Continue this practice by writing yourself love letters. I know, it’s radical and weird, but that’s the point right? Sometimes it was helpful for me to think of it like I was speaking to my best friend. What would I say to her if she was feeling how I was feeling? This was one of the most powerful practices that I actively did. Sometimes it felt nice to write down all the crappy emotions, but other times it was nice to remind myself of how freaking awesome I am, in words, and out loud. I swell with prideful tears that stream past my smile whenever I read them now.
When we aren’t feeling great, movement is sometimes the most challenging thing to conjure motivation for. I promise even a leisurely stroll will help. Recruit a friend or family member. I like to call them “Walk-N-Talks” and they’re so much better than “quality time” at a bar! Movement coupled with fresh air and sunshine is the best medicine. You’ll also receive the added bonus of enjoying genuine connection to another human and nature. If you’re looking for more of an intense workout ask an accountability partner to help you stay motivated.
When I was going through the process of packing up and moving out of the home that my ex-husband and I lived in (one of the most painful pieces to the puzzle) I found so much joy in cardio exercise again. It was as if I was rediscovering an old habit that I forgot I used to love. The endorphins and serotonin that pumped through my brain and blood helped to remind me that though I am deep in the trenches of emotional turmoil, I’m alive, I have my health and everything is going to be OK.
Do things differently. Shed what is no longer working for you and begin to do things that fill your cup. If you’re feeling overwhelmed and your schedule is too full, clear your calendar of all those networking events. If it feels like a stretch, get yourself onto that dance floor. Let go of the habit of always saying “yes” to other people’s requests.
Clear your space, emotionally and physically. Maybe it’s time to finally sort through your closet and donate all those old pairs of jeans that you haven’t worn in 3 years? Put yourself into safe places with safe people to allow yourself to shed that strong armor you’ve put up so intently. Become totally vulnerable. Brene Brown says that we can eliminate shame if we dare to meet each other’s vulnerability with empathy. If we can eliminate the shame that we feel during divorce, the healing process can be miraculous.
The only way through it is straight through it. You can do this. And you may even come out the other side a shinier and brighter version of yourself. You may finally be able to embody your True Self and share it with the world.
I got lucky in that at the time of my separation I was teaching yoga full time. It was my source of income so I had no choice but to show up even on the days that I thought “There’s no possible way I can stand in front of people today and lead them through a practice.” Yet, what I realized was that by forcing myself to hold space for others, it granted me permission to get out of my own head. I was no longer trapped by the negative self-talk that was closing the door to my confidence and abilities. For those few hours each day, I was no longer deafened by my screaming fears or blinded by my raging anger. I had no choice but to be of service. It never failed that those raw, tender classes ended up being some of the most powerful and memorable ones. I chose not to share the details of my drama (I assumed we all have enough of that in our lives) however, I did choose to share, on a relatable level, my emotions, fears, sadness and motivation to keep moving forward. It was as if I was speaking the words that I needed to hear. God was speaking through me, to me, and it was only because I chose to show up for someone else. It is in giving that we receive.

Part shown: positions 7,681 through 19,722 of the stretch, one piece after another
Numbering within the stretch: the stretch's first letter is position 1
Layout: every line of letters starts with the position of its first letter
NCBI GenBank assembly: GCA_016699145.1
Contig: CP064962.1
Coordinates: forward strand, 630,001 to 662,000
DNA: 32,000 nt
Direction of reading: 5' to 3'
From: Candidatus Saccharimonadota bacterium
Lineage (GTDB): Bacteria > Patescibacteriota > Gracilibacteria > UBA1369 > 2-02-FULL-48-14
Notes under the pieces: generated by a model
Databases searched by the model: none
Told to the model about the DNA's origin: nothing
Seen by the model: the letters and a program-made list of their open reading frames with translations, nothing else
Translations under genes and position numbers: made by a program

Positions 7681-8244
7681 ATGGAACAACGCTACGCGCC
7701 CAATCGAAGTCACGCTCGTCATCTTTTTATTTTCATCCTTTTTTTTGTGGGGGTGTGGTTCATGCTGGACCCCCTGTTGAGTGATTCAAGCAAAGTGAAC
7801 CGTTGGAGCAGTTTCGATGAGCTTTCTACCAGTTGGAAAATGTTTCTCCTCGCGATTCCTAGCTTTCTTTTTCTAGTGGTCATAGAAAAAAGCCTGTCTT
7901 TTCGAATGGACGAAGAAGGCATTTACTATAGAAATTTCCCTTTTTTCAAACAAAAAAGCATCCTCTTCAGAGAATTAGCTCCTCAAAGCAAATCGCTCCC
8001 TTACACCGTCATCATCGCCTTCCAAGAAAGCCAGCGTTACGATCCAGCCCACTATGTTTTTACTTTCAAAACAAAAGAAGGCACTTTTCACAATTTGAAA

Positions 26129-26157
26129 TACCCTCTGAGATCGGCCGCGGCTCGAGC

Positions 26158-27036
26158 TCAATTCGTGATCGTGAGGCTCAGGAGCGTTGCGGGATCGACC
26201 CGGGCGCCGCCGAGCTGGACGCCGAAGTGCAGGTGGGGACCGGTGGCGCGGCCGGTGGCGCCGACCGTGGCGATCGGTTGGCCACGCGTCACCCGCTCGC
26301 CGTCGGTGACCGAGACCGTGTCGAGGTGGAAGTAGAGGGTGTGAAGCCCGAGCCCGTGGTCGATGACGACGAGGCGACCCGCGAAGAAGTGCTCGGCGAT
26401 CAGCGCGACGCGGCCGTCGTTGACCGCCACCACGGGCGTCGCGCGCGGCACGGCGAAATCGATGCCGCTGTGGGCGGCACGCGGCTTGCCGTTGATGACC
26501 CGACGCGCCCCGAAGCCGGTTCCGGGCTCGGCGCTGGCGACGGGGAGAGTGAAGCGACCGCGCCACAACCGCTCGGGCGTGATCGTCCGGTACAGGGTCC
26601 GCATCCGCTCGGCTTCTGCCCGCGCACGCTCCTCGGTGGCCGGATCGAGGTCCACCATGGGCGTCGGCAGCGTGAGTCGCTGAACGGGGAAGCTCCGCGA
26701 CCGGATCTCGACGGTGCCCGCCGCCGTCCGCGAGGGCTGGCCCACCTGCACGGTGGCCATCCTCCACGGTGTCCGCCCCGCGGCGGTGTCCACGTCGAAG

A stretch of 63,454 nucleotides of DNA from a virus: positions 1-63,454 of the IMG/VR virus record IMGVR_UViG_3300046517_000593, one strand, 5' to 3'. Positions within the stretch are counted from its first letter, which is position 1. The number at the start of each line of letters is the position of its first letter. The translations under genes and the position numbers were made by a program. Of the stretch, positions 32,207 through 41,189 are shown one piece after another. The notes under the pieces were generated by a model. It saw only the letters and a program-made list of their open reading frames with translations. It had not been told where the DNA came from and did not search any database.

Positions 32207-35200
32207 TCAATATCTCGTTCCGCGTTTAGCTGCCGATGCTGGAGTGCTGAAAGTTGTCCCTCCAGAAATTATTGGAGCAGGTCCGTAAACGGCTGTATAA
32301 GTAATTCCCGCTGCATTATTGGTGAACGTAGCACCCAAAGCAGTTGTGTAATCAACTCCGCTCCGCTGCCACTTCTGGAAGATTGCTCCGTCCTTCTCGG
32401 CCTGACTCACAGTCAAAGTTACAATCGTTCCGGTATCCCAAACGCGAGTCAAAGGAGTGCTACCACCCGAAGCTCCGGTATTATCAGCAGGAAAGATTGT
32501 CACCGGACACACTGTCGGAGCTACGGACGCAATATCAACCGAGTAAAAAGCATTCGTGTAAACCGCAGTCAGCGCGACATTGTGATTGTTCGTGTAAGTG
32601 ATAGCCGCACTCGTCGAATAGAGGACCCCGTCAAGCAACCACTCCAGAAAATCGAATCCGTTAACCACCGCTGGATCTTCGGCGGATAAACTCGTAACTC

It can be easy, especially during times of change, to focus on what we don’t want (wasted energy), what we don’t like (complaining) and what we don’t have (scarcity.) What we appreciate appreciates and we attract that which we focus on. In order to shift to abundance and joy we must begin to focus on what we want (setting goals), what we like (preferences) and what we have (gratitude.)
The attitude of gratitude is one that I practice to this day and at every moment. It is the one thing that can interrupt cycles of negativity and bring me back to what is real. By simplifying it to the very basic needs of humankind, I can remember that: I have my health, I am not cold and alone, I am not hungry, I am loved and accepted. With this practice, I began to break down of all the limiting beliefs that kept me stuck in undesirable patterns. The mantra that I used on repeat was: “I am enough, I have enough, I do enough.” Feel free to make it your own.
This really should be at the top of the list, but given that forgiveness can be tough when emotions are tender, I’ve intentionally placed it last. Forgiveness is the key to our salvation. It is so important to note that to forgive does not mean that we now trust a perpetrator or no longer acknowledge a wrong-doing. Forgiveness does not mean we let someone back into our life if they are not there for the benefit of both you and I. Forgiveness simply breaks the chains that anger, resentment, shame and guilt hold us tightly in.
One tricky part about forgiveness is that you must start with yourself. Is there something you need to forgive yourself for? Said things you didn’t mean? Did things you wish you hadn’t? When we can forgive, we realize that we are all souls traveling this world and we make mistakes. It can help to bring compassion and understanding where there once might have been hatred and shame. Has someone wronged you? What would it take to let go of that anger?
It can help to talk to a friend, therapist, health coach, pastor, family member or anyone you trust to help you navigate the emotions. It is also helpful to know that forgiveness is a forever practice.
For me, these pillars of healing provided stability, comfort and light. If it weren’t for the active participation in my own process utilizing these tools, I’m not sure I would have been able to pick my broken self up off the floor and put myself back together as quickly as I did. I know that I wouldn’t have been brave enough to let go of everything that I knew to be true and embark on the career of a lifetime that led me to this very moment.
For you, you need nothing. You already have everything that you need. You are whole and perfect. Remember that you may be feeling broken, but YOU are not broken. Your emotions do not define who you are at your core. Take all the time you need. We’re all waiting patiently to see you shine.